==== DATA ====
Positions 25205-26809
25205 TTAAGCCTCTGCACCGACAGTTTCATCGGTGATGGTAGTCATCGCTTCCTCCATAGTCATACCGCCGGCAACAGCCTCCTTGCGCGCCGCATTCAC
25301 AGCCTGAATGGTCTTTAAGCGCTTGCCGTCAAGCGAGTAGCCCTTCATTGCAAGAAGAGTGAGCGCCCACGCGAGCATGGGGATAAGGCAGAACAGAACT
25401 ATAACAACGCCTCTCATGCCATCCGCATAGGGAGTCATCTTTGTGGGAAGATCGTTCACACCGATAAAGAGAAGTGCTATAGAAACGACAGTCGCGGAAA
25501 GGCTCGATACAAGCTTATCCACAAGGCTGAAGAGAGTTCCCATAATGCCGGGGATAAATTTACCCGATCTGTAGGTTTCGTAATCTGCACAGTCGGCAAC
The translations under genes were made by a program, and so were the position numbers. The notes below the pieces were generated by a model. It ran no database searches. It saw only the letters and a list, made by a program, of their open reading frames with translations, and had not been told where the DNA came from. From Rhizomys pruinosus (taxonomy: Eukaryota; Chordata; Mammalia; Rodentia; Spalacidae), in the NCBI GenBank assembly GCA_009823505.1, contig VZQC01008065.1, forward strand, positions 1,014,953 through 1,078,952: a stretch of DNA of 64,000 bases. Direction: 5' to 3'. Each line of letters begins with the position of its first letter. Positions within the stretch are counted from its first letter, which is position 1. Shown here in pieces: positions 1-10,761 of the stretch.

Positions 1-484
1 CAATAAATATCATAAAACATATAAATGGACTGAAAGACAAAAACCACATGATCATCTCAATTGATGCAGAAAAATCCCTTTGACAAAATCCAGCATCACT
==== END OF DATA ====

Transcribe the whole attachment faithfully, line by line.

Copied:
Positions 25205-26809
25205 TTAAGCCTCTGCACCGACAGTTTCATCGGTGATGGTAGTCATCGCTTCCTCCATAGTCATACCGCCGGCAACAGCCTCCTTGCGCGCCGCATTCAC
25301 AGCCTGAATGGTCTTTAAGCGCTTGCCGTCAAGCGAGTAGCCCTTCATTGCAAGAAGAGTGAGCGCCCACGCGAGCATGGGGATAAGGCAGAACAGAACT
25401 ATAACAACGCCTCTCATGCCATCCGCATAGGGAGTCATCTTTGTGGGAAGATCGTTCACACCGATAAAGAGAAGTGCTATAGAAACGACAGTCGCGGAAA
25501 GGCTCGATACAAGCTTATCCACAAGGCTGAAGAGAGTTCCCATAATGCCGGGGATAAATTTACCCGATCTGTAGGTTTCGTAATCTGCACAGTCGGCAAC
The translations under genes were made by a program, and so were the position numbers. The notes below the pieces were generated by a model. It ran no database searches. It saw only the letters and a list, made by a program, of their open reading frames with translations, and had not been told where the DNA came from. From Rhizomys pruinosus (taxonomy: Eukaryota; Chordata; Mammalia; Rodentia; Spalacidae), in the NCBI GenBank assembly GCA_009823505.1, contig VZQC01008065.1, forward strand, positions 1,014,953 through 1,078,952: a stretch of DNA of 64,000 bases. Direction: 5' to 3'. Each line of letters begins with the position of its first letter. Positions within the stretch are counted from its first letter, which is position 1. Shown here in pieces: positions 1-10,761 of the stretch.

Positions 1-484
1 CAATAAATATCATAAAACATATAAATGGACTGAAAGACAAAAACCACATGATCATCTCAATTGATGCAGAAAAATCCCTTTGACAAAATCCAGCATCACT